well, as I recall things could get weird when you start mixing up a libgcc_s with a glibc and libgcc setup that originally had it static. So the compiler may not be set up to deal with that very well if at all...
"Maybe rebooting will work."
The actual Linux developer here. He reboots Linux machines almost as if he were a Windows developer.
rebooting / turning off & on again helps if you have bugs with uninitilized values in your software - the memory is flushed and you therefore have a bigger probability they're initialized to 0...
Elseways sometimes if you've got trouble with drivers of i.e. wlan hardware this may help also.
but usually you only masquerade your error further by doing so.
Re-boots are for testing whether upgrades were power-failure and thus reboot safe.
Normally, stopping and starting a service/daemon can accomplish what one seeks to do with a reboot, in my experience, regardless of whether you're working in Windows or Linux.
If we did more work within the kernel, I might understand the rebooting a bit more. And, perhaps, that's why I find his behavior a tad odd... he was a kernel developer, now finding himself in the application space, and accustomed to reboots as a way to clean everything up.
I may find myself trying to resolve this sooner than expected.
The code mostly works, but occasionally has a weird permissions problem when attempting to get a shared memory object for which the permissions were set appropriately for all to read and write.
I suspect a conflict between the libc required for our shared object, and the libc required for whatever executable that runs in our instrumented shell.
The only way to resolve that will be to ensure our shared object is statically linked.
The code mostly works, but occasionally has a weird permissions
problem when attempting to get a shared memory object for which the
permissions were set appropriately for all to read and write.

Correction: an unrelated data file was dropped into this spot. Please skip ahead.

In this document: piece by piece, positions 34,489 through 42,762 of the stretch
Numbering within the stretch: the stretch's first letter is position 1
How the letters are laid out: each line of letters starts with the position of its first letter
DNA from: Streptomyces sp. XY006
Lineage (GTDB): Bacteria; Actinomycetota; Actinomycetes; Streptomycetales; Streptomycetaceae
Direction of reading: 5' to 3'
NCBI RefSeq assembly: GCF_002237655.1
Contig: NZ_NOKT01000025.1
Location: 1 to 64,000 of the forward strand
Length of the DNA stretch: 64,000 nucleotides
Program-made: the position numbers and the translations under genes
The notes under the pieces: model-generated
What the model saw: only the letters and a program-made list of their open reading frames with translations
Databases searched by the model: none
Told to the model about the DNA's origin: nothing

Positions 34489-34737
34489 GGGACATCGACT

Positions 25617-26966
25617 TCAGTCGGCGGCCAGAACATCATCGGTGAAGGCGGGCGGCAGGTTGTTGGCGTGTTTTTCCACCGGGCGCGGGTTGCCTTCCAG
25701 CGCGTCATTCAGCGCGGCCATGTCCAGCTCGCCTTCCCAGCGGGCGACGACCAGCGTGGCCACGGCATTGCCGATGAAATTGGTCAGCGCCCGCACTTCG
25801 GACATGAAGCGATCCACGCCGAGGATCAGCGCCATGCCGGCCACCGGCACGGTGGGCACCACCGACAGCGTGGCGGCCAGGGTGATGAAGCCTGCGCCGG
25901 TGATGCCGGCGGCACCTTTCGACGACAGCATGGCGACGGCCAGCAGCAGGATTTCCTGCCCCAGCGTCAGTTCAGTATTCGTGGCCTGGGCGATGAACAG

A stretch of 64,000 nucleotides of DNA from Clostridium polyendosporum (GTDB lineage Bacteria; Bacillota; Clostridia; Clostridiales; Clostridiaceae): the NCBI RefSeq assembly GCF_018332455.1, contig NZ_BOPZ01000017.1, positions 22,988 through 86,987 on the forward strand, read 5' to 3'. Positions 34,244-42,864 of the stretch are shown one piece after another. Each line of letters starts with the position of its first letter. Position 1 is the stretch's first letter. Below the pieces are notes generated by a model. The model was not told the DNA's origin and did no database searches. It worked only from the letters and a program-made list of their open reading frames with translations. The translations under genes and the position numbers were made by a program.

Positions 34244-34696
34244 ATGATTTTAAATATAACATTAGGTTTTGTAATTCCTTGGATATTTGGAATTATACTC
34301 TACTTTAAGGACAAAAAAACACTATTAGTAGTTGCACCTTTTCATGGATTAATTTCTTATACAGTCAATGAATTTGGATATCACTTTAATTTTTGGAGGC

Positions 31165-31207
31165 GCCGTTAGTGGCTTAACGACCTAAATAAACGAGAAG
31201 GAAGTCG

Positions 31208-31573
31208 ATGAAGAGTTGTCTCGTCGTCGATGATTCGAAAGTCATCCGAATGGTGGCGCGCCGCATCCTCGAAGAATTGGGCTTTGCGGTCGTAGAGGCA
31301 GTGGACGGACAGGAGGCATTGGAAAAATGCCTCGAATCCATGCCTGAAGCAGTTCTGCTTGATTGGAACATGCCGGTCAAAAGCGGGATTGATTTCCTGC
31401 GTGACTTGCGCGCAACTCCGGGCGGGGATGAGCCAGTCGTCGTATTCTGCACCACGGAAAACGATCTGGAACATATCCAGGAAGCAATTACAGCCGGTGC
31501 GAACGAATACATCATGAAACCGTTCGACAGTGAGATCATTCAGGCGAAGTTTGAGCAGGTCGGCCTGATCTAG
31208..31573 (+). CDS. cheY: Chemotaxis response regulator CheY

Hmmmm... is it possible that instead of 'rw-' you may need 'rwx' ??
Just a thought...
Then there's always
File Permissions of the Beast!
Heh... it's already the permissions of the beast. It's permissions on shared memory, though, from which nothing will be executed, so it shouldn't need 'x' permissions. And, normally, it works... just not in this environment with my perhaps funky compiler thing.
Windows. Does anyone know for sure?
We kicked Germany's ass once. Perhaps we need to do it again.
The Major of munich was annoyed that the admins took some time in hooking his crapphone up to the city's mailing system. Also, "all departments are constantly annoyed with limux".
In other news, the major seems to be an ms fanboy and they have the new german headquarter of ms build in the middle of munich or something unfishy like that.
Some of the employes seem to enjoy the limux, some don't. Others argue "show us the place were a pure windows environment works flawless". Etc., etc., etc.
Hm, Heise has an english version, "The H", oddly enough they do not seem to have an english article.
the english version - h-online shut down a while back.
it seems as if the munich council has ordered a study whether switching back will improve things.
The desktop PC is obsolete, even if it's running Linux. It's *more* obsolete if it's running Windows.
yes - for shure. and if not, there is terminal server to run windows apps in the closet.
but, its probably hard to tell the worker drones, who have been used to whatever else - and everyone they're talking to outside of the city has that.
You know what I think is cool?
The name of the web site where you can download the utility "rescan-scsi-bus.sh" is ...
Does anyone actually use Oracle Linux? "It's built from the same sources as Red Hat, just like CentOS, except you get to pay us for it!"
Sure, that will work great.
It's especially odd considering they have their own Unix in Solaris. You'd think they'd make an effort to make that a tad more... presentable?
well, if you want to run teh oracle on it, then it could be a thing to do - from the perspective you have one person to blame for your problems, and no fingerpointing possible.
I don't think anybody else would opt in for unbreakable linux.